Again, whenever you trying to shop for a machine learning powered security tool, it's really important to understand that AI isn't equal AI, if you will. And there are very different levels of applications of very different machine learning technologies. The most basic one, the simplest one is just doing data correlation, like for example, 15 through dozens of different lock files and network package captures to detect some patterns or anomalies or outliers, or just to kind of filter those huge numbers like tens of talents, unrelated security alerts, which traditional security will generate and combine them into enriched and pre-processed and risked arranged by risk actionable alerts. This is the most basic level. This is what most of the vendors out there are offering. The next more advanced level is decision support where the, the brain, if you build a machine learning part, the artificial intelligence will not just do some hardcore data crunching, but will actually try to apply some semantic to the data, to do some basic predictions, to offer some helpful recommendations based on the past history.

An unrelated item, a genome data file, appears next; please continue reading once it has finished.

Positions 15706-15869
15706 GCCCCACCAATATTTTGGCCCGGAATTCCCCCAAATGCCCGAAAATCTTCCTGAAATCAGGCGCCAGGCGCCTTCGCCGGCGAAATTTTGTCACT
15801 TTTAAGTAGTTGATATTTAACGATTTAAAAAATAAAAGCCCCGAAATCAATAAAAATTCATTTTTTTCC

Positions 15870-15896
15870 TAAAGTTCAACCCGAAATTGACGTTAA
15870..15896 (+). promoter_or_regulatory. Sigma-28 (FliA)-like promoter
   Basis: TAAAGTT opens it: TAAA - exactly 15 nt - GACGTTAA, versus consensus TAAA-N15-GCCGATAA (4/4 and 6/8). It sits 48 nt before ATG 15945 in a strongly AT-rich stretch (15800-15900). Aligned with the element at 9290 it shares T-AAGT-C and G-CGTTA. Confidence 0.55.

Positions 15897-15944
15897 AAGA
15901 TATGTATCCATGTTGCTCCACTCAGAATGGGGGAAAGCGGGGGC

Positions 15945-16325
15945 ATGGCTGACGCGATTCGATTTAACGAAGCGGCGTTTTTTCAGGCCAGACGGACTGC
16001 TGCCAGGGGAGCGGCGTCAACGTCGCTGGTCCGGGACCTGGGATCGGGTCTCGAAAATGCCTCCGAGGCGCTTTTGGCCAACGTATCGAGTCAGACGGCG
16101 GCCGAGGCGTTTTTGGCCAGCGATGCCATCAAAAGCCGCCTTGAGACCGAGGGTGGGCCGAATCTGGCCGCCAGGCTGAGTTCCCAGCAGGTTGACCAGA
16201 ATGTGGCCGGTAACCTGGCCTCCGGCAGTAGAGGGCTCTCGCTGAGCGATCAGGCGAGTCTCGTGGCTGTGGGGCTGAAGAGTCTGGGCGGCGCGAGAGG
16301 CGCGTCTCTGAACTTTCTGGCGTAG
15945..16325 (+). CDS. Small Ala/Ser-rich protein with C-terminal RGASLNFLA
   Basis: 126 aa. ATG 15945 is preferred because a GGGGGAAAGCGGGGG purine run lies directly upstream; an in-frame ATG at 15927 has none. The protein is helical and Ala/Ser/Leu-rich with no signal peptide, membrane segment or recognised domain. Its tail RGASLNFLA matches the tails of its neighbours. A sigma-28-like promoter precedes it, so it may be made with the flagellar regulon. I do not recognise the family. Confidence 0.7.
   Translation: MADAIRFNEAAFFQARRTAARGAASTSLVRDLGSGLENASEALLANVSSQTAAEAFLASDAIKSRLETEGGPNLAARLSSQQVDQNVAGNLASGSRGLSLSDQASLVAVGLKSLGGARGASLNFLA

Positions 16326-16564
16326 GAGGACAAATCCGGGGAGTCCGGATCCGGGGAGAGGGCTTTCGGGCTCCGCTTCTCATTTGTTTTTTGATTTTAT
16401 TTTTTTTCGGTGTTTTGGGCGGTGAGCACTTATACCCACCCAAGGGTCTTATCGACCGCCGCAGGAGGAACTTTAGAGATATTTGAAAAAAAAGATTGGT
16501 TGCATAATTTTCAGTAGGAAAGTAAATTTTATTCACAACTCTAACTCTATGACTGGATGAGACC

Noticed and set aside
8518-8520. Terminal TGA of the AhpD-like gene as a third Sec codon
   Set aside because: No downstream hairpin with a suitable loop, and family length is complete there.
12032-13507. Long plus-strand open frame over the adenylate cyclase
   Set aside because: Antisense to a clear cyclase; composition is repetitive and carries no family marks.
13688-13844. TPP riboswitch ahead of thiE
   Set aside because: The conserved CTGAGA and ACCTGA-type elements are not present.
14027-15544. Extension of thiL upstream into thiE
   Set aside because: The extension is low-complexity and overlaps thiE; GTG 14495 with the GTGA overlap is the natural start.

So it's probably as close to what traditional expert systems are of the seventies and eighties were striving. Be basically, if you are a level one support engineer and you have hundreds of calls, such a, my machine learning based tool would go through the history of your previous cases and recommend what to do in the current one. Or it'll go through the history of your equipment failures and recommend some proactive maintenance features. And so on this, again, there are products on the market which already do that, but usually they are limited to very few and very specific industries or markets like help desks or industrial networks. And so on the next level is probably the cutting edge or of current academic research are the cognitive technologies where machine learning actually reaches that semantic understanding of probably very small child, but still a child that's capable to do some reasoning.